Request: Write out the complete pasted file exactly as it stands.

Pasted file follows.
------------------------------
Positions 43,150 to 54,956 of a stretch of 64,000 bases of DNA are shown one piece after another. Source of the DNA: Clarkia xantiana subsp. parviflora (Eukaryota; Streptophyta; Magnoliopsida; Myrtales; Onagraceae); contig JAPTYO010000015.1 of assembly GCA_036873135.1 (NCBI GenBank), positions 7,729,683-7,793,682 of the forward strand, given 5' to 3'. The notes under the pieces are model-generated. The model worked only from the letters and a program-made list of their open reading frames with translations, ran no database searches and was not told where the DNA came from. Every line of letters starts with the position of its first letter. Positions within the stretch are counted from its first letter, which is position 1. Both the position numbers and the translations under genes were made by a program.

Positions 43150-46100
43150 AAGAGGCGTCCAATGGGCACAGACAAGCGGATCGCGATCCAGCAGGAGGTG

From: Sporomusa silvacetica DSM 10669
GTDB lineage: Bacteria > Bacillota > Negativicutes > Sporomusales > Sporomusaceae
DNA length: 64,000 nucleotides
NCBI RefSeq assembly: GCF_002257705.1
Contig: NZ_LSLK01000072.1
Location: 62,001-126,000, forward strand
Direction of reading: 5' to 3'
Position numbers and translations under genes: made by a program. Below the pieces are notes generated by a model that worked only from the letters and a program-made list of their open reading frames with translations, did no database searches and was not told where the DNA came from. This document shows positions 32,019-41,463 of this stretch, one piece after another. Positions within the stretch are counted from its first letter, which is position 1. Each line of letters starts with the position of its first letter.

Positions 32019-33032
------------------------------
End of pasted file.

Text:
Positions 43,150 to 54,956 of a stretch of 64,000 bases of DNA are shown one piece after another. Source of the DNA: Clarkia xantiana subsp. parviflora (Eukaryota; Streptophyta; Magnoliopsida; Myrtales; Onagraceae); contig JAPTYO010000015.1 of assembly GCA_036873135.1 (NCBI GenBank), positions 7,729,683-7,793,682 of the forward strand, given 5' to 3'. The notes under the pieces are model-generated. The model worked only from the letters and a program-made list of their open reading frames with translations, ran no database searches and was not told where the DNA came from. Every line of letters starts with the position of its first letter. Positions within the stretch are counted from its first letter, which is position 1. Both the position numbers and the translations under genes were made by a program.

Positions 43150-46100
43150 AAGAGGCGTCCAATGGGCACAGACAAGCGGATCGCGATCCAGCAGGAGGTG

From: Sporomusa silvacetica DSM 10669
GTDB lineage: Bacteria > Bacillota > Negativicutes > Sporomusales > Sporomusaceae
DNA length: 64,000 nucleotides
NCBI RefSeq assembly: GCF_002257705.1
Contig: NZ_LSLK01000072.1
Location: 62,001-126,000, forward strand
Direction of reading: 5' to 3'
Position numbers and translations under genes: made by a program. Below the pieces are notes generated by a model that worked only from the letters and a program-made list of their open reading frames with translations, did no database searches and was not told where the DNA came from. This document shows positions 32,019-41,463 of this stretch, one piece after another. Positions within the stretch are counted from its first letter, which is position 1. Each line of letters starts with the position of its first letter.

Positions 32019-33032